FIFA announced on Wednesday the hosts for the World Cup in 2030, with Spain sharing with Portugal and Morocco
Forty-eight years later, Spain will once again host a World Cup. On Wednesday, FIFA awarded the organisation of the 2030 tournament to the joint bid of Spain, Morocco and Portugal (the inaugural games will be played in South America).
This great news for Spanish sport will also have very positive economic consequences for clubs such as FC Barcelona, which could receive a financial boost at a difficult time in this sense.
Unless there is a major surprise, Spotify Camp Nou will be one of the Spanish venues for the 2030 World Cup. The plan is for the remodelling work on the stadium to be completely finished in 2026, four years before the most important international football event. Its modernity, its capacity of 100,000 spectators and its prestige will make the Barça stadium one of the main locations for the competition.
The government intends to allocate a sum of around €1.43 billion to make the 2030 World Cup a success: €750m for infrastructure and another €680m for organisational costs. Obviously, the clubs that give up their stadiums will receive financial compensation to ensure that their facilities are in perfect condition. Barça, therefore, will receive a very interesting financial boost to make the touch-ups and improvements it deems appropriate after the first few years of Camp Nou's new 'life'.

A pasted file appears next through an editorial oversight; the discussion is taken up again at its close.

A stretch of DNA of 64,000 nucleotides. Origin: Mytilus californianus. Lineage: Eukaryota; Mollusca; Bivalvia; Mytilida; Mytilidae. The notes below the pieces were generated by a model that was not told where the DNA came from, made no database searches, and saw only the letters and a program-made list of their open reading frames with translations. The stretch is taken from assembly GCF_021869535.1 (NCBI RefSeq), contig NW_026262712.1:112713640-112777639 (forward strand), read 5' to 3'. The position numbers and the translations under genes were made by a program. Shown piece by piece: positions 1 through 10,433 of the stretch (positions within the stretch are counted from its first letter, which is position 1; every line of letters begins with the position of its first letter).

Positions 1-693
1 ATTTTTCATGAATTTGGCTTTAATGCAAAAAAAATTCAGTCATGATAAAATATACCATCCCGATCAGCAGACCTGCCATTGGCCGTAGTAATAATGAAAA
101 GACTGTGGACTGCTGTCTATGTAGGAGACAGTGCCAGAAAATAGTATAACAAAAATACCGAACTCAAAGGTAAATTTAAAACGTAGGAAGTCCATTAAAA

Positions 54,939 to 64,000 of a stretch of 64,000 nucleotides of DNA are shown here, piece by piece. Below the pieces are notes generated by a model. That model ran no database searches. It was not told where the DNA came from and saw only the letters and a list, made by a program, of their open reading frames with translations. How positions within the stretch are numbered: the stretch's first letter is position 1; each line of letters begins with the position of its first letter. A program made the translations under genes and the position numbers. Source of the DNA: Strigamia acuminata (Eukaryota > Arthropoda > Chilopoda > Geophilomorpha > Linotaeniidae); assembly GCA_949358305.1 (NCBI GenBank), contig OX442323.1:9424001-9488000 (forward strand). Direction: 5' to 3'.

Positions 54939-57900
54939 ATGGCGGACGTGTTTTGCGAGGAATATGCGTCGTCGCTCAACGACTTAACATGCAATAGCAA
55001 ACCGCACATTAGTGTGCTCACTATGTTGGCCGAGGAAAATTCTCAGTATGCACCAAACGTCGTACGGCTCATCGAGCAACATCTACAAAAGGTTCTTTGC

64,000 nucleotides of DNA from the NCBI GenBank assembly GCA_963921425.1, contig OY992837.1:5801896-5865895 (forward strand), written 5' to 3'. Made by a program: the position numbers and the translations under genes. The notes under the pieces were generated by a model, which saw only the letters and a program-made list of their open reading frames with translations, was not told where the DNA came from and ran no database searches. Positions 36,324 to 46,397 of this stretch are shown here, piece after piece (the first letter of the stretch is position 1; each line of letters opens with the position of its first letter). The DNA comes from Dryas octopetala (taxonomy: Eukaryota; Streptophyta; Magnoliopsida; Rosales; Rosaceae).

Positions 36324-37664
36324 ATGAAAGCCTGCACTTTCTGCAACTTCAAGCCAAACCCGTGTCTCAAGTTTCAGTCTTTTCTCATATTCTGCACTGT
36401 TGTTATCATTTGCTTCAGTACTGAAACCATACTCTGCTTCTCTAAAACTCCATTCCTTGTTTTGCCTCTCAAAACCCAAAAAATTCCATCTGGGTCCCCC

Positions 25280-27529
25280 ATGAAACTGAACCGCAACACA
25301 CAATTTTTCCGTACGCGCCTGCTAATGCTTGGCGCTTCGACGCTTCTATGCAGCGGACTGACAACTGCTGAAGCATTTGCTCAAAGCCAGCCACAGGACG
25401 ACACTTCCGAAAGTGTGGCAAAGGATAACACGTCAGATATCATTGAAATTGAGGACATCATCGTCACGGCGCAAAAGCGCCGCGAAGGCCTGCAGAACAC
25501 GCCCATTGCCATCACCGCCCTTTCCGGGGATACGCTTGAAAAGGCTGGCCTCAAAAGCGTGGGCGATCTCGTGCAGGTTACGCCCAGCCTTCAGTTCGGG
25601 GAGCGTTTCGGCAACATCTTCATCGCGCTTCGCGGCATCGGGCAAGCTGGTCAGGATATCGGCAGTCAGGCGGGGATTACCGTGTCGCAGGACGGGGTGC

At the moment, there are 15 stadiums being examined to become World Cup venues in seven years' time: Balaídos, El Molinón, Riazor, San Mamés, Anoeta, La Romareda, Camp Nou, Cornellà-El Prat, Santiago Bernabéu, Metropolitano, Nuevo Mestalla, Nueva Condomina, La Cartuja, La Rosaleda and Gran Canaria. Not all of them will be used, although most of them will make the cut.
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